• Introducing a whole new way to do something as second nature as write a paragraph element, could really do with it has it has own description. You may just be reinventing the wheel in a way that people have not considered previously, and it would be a shame to hide this away by muddling it up with the straight forward paragaraph element method. Or it may be a really bad idea, in which case it can be easily ignored or redifined, either way the paragraph separator routine, dare i say it.... needs separating

    On another point more along the coding itself, why ask the user to provide the $tab argument for every method? Could you not implement this as default module behaviour, and then describe this in the Pod?

    I hope these comments are helpful in your redraftings.

      Don Coyote, thank you for taking time to read it over.

      • I feel very very strongly about not using tables for layout, so I am not too sorry for my prosthelytizing. I will not go into how frames are evil however. (I will not include frames in the module.)
      • Yes, I was inconsistent when it came to the code block description, so the inconsistency has been removed.
      • With the paragraph and sparagraph descriptions, I was hoping to avoid repetition so I put them together. Separating the separator now would lead to many headaches since I have already implemented it throughout my many many pages.

      I am not sure how to determine what tab level the user is at when using the functions, or if the user wants tabs at all. A user could set my $tab = 0; and not have any tabs with any function used as follows.

      # Unwritten elements used in this example, however they will be soon. my $tab = 0; my @list = ( ['red, { style => 'color:#ff0000' }], ['green', { style => 'color:#00ff00' }], ['blue', { style => 'color:#0000ff' }] ); html($tab, sub { head($tab, sub { title($tab, 'My page title'); }); body($tab, sub { div($tab, sub { heading($tab, 1, 'My sample heading', { id => 'sample_heading' +, style => 'color:#666666' }); paragraph($tab, 'A sample paragraph so you can see how this wo +rks.'); list($tab, \@list, { id => 'colors' }); # list items will get +tabbed. paragraph($tab, 'Another paragraph for you'); heading($tab, 1, 'A second sample heading'); }, { class => 'div_class' }); paragraph($tab, 'Some end remarks.', { id => 'end_remarks', clas +s => 'remarks' }); }); });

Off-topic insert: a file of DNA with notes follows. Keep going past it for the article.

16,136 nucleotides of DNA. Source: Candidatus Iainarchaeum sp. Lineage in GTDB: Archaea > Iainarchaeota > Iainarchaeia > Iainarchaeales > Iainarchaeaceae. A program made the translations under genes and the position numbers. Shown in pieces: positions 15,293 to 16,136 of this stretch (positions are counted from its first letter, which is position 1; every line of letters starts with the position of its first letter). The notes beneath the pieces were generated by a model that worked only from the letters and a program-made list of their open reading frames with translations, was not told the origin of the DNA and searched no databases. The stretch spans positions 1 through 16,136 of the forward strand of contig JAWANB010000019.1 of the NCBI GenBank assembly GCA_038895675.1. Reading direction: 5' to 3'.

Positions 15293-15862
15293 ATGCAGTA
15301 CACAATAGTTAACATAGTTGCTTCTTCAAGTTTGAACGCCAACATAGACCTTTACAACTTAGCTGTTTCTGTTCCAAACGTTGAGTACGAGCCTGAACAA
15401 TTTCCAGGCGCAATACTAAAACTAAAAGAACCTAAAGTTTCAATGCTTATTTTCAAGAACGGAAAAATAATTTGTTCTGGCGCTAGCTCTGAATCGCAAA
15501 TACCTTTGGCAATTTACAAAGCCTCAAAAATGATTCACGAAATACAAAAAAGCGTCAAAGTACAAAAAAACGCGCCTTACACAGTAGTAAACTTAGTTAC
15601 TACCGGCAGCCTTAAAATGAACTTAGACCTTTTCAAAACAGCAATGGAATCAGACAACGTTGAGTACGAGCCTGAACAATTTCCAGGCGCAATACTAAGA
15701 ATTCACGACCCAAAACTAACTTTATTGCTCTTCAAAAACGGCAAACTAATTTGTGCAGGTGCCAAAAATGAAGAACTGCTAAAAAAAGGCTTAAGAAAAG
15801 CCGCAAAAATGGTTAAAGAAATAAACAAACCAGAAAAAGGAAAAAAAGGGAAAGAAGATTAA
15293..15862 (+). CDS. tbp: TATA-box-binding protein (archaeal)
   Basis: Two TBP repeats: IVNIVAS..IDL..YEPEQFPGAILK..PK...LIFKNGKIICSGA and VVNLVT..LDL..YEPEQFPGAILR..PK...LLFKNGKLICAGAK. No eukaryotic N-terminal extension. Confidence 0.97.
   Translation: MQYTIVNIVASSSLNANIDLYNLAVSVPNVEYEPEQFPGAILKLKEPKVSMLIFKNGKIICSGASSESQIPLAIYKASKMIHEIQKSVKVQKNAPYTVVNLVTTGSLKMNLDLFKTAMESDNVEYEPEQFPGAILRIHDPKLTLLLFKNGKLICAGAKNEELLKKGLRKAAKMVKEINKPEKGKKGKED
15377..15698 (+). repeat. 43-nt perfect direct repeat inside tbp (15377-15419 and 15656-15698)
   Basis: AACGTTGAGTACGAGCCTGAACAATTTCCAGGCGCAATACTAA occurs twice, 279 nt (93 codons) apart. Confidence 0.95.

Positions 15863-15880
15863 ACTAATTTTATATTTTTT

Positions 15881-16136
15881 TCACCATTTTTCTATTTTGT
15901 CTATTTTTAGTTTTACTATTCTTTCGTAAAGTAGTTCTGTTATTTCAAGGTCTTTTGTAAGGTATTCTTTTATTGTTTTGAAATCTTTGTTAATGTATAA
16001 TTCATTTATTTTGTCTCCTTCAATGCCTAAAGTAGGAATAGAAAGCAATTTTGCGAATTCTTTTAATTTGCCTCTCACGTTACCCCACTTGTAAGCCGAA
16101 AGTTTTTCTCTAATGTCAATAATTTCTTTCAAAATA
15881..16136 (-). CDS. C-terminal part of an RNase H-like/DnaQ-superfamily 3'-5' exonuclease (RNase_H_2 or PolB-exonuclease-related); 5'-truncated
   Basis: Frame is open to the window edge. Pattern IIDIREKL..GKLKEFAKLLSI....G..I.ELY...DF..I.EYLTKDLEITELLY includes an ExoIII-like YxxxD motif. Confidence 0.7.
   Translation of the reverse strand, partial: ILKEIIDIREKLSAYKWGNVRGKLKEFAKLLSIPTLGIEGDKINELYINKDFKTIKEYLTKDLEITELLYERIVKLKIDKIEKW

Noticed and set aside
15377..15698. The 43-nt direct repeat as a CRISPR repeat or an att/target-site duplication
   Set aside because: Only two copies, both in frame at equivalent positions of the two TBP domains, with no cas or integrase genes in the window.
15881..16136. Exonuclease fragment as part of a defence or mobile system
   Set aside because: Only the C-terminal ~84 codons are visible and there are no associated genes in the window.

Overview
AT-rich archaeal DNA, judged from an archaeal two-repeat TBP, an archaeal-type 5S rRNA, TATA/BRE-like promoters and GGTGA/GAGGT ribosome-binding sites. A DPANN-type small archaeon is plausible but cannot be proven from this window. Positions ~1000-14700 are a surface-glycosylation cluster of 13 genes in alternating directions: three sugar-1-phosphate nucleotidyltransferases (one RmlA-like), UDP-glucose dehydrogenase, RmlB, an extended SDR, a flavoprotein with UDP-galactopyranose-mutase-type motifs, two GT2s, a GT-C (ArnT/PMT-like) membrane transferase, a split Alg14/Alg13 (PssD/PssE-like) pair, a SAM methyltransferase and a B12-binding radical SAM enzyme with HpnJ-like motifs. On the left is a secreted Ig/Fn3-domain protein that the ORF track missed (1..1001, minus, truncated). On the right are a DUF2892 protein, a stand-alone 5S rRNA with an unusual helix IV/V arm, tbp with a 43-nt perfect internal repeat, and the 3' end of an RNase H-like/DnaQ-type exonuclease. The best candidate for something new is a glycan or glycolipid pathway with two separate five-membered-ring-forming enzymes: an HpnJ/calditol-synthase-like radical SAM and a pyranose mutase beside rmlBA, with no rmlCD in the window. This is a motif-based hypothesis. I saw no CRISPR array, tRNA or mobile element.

A user could set up the tabs like the following.

      my $tab = 0; html($tab, sub { $tab++; head($tab, sub { $tab++; title($tab, 'My page title'); $tab--; }); body($tab, sub { $tab++; div($tab, sub { $tab++; heading($tab, 1, 'My sample heading', { id => 'sample_heading' +, style => 'color:#666666' }); $tab++; paragraph($tab, 'A sample paragraph so you can see how this wo +rks.'); list($tab, \@list, { id => 'colors' }); paragraph($tab, 'Another paragraph for you'); $tab--; heading($tab, 1, 'A second sample heading'); $tab--; }, { class => 'div_class' }); paragraph($tab, 'Some end remarks.', { id => 'end_remarks', clas +s => 'remarks' }); $tab--; }); $tab--; });

      I will not force too many unwanted tabs onto a user. Make sense?

      Have a cookie and a very nice day!
      Lady Aleena

        Hi Aleena, I have had another look now, and I think the key word in review is consistency.

        The $tab is a code impelmentation, and as such does not really fall within the scope of the op. The importance lays with the expected usage being documented in an easy to understand way.